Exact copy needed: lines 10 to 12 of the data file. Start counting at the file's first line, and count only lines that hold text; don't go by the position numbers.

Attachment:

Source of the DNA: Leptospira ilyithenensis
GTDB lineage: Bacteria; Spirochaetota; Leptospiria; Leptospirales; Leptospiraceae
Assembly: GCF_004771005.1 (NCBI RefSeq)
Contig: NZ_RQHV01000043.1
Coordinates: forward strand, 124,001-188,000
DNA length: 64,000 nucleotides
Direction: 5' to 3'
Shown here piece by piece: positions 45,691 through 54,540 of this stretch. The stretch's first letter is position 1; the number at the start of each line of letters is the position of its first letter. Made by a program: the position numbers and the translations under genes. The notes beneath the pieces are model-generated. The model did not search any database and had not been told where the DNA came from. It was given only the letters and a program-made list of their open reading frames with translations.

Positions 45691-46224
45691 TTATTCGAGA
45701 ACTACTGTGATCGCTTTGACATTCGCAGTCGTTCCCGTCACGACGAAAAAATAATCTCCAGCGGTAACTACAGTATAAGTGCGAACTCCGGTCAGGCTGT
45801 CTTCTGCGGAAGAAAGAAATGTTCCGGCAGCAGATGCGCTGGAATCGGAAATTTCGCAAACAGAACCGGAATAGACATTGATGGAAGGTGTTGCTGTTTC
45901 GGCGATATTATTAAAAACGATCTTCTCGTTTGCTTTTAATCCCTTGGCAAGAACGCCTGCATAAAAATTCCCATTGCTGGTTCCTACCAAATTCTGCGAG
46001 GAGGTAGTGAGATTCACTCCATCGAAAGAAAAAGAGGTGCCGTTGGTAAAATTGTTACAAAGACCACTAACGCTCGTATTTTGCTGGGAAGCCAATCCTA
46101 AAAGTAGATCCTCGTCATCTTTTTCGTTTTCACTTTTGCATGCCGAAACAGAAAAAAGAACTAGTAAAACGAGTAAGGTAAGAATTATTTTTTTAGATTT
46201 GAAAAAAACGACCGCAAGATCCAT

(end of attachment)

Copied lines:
45691 TTATTCGAGA
45701 ACTACTGTGATCGCTTTGACATTCGCAGTCGTTCCCGTCACGACGAAAAAATAATCTCCAGCGGTAACTACAGTATAAGTGCGAACTCCGGTCAGGCTGT
45801 CTTCTGCGGAAGAAAGAAATGTTCCGGCAGCAGATGCGCTGGAATCGGAAATTTCGCAAACAGAACCGGAATAGACATTGATGGAAGGTGTTGCTGTTTC